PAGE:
Paatum Naanae Pavamum Naanae

I recently met one of my relatives – a karnatic classical singer who sings for dancers.  Having just spent an evening with her, I could not but help dwell on my music endeavours.

Like most other tambrahm families, I was put in a paatu class at a young age. My introduction to singing I think might have started when my mother was singing lullabies to my brother. I don’t know if she managed to put him to sleep, but I sure picked up a few songs that I would sing along with her. About that time I was 6 or 7 years old, so my mother decided that perhaps I was old enough to learn music. So she contacted a paatu teacher, who came home one day. She interviewed me (made me sing), and she was interviewed by my mother, her tuition charges and timings were discussed, and I was officially a paatu student. She would come home every few days, make me sit down, and started teaching me sarigamapadani. I moved through 3 or 4 teachers after that, every teacher would restart from sarigamapadani, because they were never satisfied with the previous teacher – or may be they were not satisified with their work until they did it from scratch.

Paatu class to me was a boring thing. I never liked to sit in one place for so long, and sing the same songs over and over again. That was until I met M, a childhood friend of mine. She was a professional – she learnt both kuchipudi and karnatic classical and she was good at both too. Around the time we met her and her family, both M and I were at the same stage. So I was instantly accepted as a student of her guru. This guy was not one of the small time paatu teachers I had learnt from all along. He was teaching at a dance & music school. The place would be full of students every evening. He would teach M and me, and because I had company I liked, I was a little more interested in going to the class. Until, one fine day, M found a better teacher, and she decided to join that teacher. Meanwhile, this paatu master started teaching me at his home – I would sit in the gap between the bed and the wall in his modest residential quarters – he would sit on the bed and teach me. My mother ceased to be impressed. Time to follow M to her teacher. This teacher was kind of different. She was a very nice lady, sang very well, her senior students were treated as part of the family, and I was edging towards senior student. However, there were 2 drawbacks – she had a dog (which I loathed), and her home was kind of out of the way. So, I had to take a bus from school to her place, walk a km or so, eat my packed evening tiffin (that amma gave me in the morning). Still worse was the fact that she believed in teaching by memory. She would sing a few lines everyday for a new song, I would memorize it as I sang, and in a week or so, I should’ve memorized the entire song. Except, my memory was really bad (which is why I could’nt learn dance in the first place – I would never know which step was after what). So I was kind of stuck in this place where I was clearly falling behind due to poor memory and lack of practice (which was my problem from day one).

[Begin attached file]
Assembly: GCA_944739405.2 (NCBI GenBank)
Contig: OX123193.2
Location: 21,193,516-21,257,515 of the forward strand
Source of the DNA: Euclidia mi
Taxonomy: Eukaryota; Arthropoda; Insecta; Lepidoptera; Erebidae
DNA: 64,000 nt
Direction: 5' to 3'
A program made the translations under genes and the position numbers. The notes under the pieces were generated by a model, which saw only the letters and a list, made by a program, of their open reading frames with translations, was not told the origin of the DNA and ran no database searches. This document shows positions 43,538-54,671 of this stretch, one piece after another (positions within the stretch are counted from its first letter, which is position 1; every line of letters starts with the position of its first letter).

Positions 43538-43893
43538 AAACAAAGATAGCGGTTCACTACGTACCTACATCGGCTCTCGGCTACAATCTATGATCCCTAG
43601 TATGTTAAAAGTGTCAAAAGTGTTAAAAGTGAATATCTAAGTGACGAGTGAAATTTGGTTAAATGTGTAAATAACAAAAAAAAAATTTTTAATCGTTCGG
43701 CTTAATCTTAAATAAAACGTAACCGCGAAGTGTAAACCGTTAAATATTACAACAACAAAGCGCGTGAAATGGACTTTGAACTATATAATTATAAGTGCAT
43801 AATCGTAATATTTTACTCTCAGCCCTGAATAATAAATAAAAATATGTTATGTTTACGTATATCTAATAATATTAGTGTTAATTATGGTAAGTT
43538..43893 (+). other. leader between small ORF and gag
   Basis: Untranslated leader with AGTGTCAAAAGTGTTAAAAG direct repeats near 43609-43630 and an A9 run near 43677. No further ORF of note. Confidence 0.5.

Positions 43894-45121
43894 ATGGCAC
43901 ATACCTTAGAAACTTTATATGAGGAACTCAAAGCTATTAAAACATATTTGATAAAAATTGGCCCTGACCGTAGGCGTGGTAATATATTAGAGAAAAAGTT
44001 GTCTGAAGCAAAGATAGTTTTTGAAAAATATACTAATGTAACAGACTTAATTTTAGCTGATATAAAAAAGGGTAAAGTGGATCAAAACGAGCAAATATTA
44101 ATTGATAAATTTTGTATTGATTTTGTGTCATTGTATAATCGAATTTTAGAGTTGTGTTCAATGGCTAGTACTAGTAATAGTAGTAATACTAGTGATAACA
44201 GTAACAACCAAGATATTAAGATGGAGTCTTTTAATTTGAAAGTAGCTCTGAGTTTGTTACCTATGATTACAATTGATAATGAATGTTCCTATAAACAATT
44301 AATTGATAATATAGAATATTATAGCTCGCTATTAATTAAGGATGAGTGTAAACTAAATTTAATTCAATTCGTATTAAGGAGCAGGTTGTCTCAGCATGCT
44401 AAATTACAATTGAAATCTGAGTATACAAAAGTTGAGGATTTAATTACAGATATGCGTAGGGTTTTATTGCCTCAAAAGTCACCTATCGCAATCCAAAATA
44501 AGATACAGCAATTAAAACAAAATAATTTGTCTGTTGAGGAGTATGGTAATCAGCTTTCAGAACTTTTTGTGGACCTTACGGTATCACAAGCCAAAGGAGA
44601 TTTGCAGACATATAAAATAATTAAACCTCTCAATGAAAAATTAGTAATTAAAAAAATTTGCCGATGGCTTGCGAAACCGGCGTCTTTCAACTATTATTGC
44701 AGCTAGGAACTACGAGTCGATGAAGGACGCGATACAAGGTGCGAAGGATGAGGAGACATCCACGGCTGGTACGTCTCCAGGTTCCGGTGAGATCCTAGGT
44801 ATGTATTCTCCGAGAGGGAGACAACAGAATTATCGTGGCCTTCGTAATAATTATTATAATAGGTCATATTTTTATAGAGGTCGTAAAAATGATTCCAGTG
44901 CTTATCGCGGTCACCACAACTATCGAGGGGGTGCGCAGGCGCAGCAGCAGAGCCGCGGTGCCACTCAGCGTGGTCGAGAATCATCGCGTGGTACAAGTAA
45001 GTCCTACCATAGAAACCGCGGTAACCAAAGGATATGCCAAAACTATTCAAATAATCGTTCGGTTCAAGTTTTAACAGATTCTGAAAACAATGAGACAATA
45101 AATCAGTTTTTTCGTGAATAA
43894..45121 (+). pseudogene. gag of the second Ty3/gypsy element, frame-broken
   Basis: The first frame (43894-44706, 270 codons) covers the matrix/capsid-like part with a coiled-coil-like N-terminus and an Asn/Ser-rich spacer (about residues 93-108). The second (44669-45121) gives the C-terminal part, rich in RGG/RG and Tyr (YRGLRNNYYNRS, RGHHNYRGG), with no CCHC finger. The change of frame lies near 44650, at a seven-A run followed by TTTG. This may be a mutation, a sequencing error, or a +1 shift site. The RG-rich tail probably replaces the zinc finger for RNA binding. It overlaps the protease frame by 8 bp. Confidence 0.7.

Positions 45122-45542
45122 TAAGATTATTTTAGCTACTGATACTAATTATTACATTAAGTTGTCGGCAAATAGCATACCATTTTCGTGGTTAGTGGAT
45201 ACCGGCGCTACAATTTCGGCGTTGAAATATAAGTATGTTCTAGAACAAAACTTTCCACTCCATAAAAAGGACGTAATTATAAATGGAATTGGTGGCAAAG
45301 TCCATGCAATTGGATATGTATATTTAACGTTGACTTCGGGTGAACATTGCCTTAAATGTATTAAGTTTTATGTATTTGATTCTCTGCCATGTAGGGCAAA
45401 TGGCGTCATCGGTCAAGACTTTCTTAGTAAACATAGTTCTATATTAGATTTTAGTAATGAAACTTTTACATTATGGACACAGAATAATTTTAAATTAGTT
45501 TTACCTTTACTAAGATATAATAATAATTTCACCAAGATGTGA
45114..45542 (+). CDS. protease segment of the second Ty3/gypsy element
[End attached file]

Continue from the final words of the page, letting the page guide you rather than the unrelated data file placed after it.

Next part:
Finally my mother gave up. I was in class IX and studies were getting tougher too. There ended my music class rigmarole. I was happy at the least.